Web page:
“For those who have hunted armed men training is never the same,” Northern Red states on its site.

Aside from the Capitol Police, the FBI awarded several contracts to Northern Red from 2015 to 2018, according to a review of government contract records. The Army and the Air Force also awarded contracts to the firm in 2016.

The images do not necessarily denote racism or white supremacy and must be judged on the context in which the symbols appear, according to the ADL. Regarding the Othala rune, the ADL warns: “because it is part of the runic alphabet, the symbol can also be found in non-extremist contexts as well, especially runic writing and runestones used by non-racist pagans” and that “care should be taken to evaluate the symbol in the context in which it appears.”

The ADL notes the Tyr rune can be used in a non-racist context: “Because today the Tyr rune continues to be used by non-racists as well, including members of various neo-pagan religions, one should not assume that use of the symbol is racist but instead should judge the symbol carefully in its specific context.”

And the ADL notes that although Thor’s Hammer is widely used by white supremacists, “the fact that it is an important symbol for non-racist Norse pagans means that one should never assume that the Thor’s Hammer appearing by itself necessarily denotes racism or white supremacy.”

Still, the symbols were enough to cause concern for Bolton, the department’s watchdog.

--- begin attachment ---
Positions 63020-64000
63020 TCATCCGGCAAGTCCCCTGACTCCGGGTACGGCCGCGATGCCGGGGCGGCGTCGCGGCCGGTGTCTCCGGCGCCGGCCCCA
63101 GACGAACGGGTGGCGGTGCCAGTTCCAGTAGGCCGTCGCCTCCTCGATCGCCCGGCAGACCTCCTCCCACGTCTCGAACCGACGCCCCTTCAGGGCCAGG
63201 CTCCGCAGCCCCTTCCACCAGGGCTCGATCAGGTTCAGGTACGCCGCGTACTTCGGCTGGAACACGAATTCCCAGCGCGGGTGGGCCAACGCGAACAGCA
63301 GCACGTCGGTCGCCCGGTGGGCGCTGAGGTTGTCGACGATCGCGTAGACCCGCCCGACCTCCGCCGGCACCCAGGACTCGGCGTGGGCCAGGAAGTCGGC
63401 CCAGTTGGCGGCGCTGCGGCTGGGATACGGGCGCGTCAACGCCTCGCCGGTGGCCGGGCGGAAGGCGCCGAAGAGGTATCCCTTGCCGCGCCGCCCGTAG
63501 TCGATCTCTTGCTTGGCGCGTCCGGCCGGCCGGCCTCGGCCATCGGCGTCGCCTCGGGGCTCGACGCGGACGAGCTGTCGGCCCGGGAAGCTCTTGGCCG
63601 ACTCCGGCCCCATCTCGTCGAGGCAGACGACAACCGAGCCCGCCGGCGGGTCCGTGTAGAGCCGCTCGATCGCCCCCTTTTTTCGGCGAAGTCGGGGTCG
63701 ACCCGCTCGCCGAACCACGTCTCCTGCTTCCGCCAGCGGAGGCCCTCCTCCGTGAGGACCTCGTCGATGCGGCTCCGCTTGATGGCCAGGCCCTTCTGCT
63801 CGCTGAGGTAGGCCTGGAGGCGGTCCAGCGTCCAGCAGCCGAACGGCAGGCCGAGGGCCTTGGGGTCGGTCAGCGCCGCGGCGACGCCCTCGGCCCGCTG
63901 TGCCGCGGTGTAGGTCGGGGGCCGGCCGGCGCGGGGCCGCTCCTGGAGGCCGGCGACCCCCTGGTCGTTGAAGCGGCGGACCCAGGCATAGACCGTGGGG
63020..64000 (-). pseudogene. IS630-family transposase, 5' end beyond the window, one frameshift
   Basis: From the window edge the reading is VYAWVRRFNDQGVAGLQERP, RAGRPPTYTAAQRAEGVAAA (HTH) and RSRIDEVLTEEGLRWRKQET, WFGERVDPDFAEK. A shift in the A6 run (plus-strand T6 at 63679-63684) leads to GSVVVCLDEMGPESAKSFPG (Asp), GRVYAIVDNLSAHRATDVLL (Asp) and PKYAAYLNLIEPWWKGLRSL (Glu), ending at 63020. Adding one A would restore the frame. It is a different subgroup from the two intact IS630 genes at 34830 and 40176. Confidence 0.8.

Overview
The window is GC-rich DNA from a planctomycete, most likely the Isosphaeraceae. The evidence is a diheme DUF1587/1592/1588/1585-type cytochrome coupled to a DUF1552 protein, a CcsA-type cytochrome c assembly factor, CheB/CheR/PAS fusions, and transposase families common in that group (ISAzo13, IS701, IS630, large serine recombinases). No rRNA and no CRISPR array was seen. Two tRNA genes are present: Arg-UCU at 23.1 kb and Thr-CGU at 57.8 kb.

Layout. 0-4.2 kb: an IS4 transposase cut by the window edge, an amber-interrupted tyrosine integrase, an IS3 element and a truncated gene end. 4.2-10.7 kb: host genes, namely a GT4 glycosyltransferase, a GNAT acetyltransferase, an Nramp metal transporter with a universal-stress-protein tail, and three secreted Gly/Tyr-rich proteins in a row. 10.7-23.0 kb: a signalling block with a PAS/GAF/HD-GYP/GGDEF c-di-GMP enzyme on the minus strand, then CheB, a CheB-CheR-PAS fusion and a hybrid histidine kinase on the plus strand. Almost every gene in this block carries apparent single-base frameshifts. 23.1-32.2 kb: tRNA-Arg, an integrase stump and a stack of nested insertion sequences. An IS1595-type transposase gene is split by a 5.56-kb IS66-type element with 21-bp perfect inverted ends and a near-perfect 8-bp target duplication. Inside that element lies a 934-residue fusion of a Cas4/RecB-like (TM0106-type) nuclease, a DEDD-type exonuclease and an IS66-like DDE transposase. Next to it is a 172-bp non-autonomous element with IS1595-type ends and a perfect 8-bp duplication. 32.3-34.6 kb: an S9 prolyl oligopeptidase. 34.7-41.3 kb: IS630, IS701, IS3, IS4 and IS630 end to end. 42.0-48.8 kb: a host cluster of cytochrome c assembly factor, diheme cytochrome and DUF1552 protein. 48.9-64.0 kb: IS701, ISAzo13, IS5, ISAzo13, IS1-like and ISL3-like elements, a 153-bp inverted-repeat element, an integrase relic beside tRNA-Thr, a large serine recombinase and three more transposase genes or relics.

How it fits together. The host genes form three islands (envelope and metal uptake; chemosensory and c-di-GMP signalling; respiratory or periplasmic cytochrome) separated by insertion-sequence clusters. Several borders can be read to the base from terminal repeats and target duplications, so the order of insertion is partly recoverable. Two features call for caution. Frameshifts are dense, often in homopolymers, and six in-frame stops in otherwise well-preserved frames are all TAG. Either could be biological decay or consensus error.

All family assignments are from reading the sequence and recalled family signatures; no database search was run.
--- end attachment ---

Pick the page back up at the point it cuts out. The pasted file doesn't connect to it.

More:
“While some of these logos and slogans could have multiple meanings, their use at Department provided training could lead employees to feel unsafe or uncomfortable,” Bolton said. “Furthermore, USCP participation at training provided by Northern Red, could lead individuals to believe that USCP sanctions the use of these symbols.”

Michael Horowitz, the Department of Justice’s inspector general, is also looking into DOJ’s training history with Northern Red, a source familiar told CQ Roll Call. A spokesperson for the DOJ inspector general’s office said they could neither confirm nor deny an investigation.

The Capitol Police’s ties to Northern Red are not included in the bipartisan Senate report released on June 8 but underscore how much more information could be revealed by further investigation into the Jan. 6 Capitol attack. Senate Republicans sank the hopes of an independent, bipartisan 9/11-style commission in May and a comprehensive independent accounting of everything surrounding the pro-Trump insurrection appears unlikely at this point.

Bolton issued the Northern Red memo on May 26. Earlier this week, Congress was notified that Chad Thomas, an assistant chief for uniformed operations who oversaw CERT and the Civil Disturbance Unit, was leaving the department. Sources familiar with Thomas’ exit said he was forced to resign.

The House Administration Committee plans to hold a fifth oversight hearing on June 15 to discuss Bolton’s flash report on CERT and the first responders unit, one that Chairperson Zoe Lofgren’s hearing announcement noted “raised such significant and troubling concerns that he separately provided an urgent advisory to Department leadership before the full report was complete.” Also on June 15, the House Oversight Committee will hold a hearing to examine the insurrection, and Pittman is listed as an invited witness.

The Senate Rules and Administration Committee will hold a Capitol Police oversight hearing on June 16.